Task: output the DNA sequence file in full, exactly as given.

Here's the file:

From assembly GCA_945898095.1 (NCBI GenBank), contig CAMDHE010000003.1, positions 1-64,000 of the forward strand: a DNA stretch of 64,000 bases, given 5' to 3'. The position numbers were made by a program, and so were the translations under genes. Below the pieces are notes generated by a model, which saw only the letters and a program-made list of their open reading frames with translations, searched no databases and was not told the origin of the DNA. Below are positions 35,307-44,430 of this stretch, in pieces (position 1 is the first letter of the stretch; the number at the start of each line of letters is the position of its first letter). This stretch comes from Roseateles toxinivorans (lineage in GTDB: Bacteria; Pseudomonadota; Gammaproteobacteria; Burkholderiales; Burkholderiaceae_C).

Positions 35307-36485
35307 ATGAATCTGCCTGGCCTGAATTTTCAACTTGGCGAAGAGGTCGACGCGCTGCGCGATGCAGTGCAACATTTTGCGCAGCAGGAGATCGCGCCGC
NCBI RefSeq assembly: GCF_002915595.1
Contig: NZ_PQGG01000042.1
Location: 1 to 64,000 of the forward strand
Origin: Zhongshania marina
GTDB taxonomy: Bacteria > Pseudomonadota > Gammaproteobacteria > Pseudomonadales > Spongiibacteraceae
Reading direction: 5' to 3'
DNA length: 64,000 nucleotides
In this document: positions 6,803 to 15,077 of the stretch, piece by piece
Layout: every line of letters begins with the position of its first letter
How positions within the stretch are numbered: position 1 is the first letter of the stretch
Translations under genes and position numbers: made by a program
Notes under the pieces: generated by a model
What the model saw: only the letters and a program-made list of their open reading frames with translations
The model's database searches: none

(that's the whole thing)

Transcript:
From assembly GCA_945898095.1 (NCBI GenBank), contig CAMDHE010000003.1, positions 1-64,000 of the forward strand: a DNA stretch of 64,000 bases, given 5' to 3'. The position numbers were made by a program, and so were the translations under genes. Below the pieces are notes generated by a model, which saw only the letters and a program-made list of their open reading frames with translations, searched no databases and was not told the origin of the DNA. Below are positions 35,307-44,430 of this stretch, in pieces (position 1 is the first letter of the stretch; the number at the start of each line of letters is the position of its first letter). This stretch comes from Roseateles toxinivorans (lineage in GTDB: Bacteria; Pseudomonadota; Gammaproteobacteria; Burkholderiales; Burkholderiaceae_C).

Positions 35307-36485
35307 ATGAATCTGCCTGGCCTGAATTTTCAACTTGGCGAAGAGGTCGACGCGCTGCGCGATGCAGTGCAACATTTTGCGCAGCAGGAGATCGCGCCGC
NCBI RefSeq assembly: GCF_002915595.1
Contig: NZ_PQGG01000042.1
Location: 1 to 64,000 of the forward strand
Origin: Zhongshania marina
GTDB taxonomy: Bacteria > Pseudomonadota > Gammaproteobacteria > Pseudomonadales > Spongiibacteraceae
Reading direction: 5' to 3'
DNA length: 64,000 nucleotides
In this document: positions 6,803 to 15,077 of the stretch, piece by piece
Layout: every line of letters begins with the position of its first letter
How positions within the stretch are numbered: position 1 is the first letter of the stretch
Translations under genes and position numbers: made by a program
Notes under the pieces: generated by a model
What the model saw: only the letters and a program-made list of their open reading frames with translations
The model's database searches: none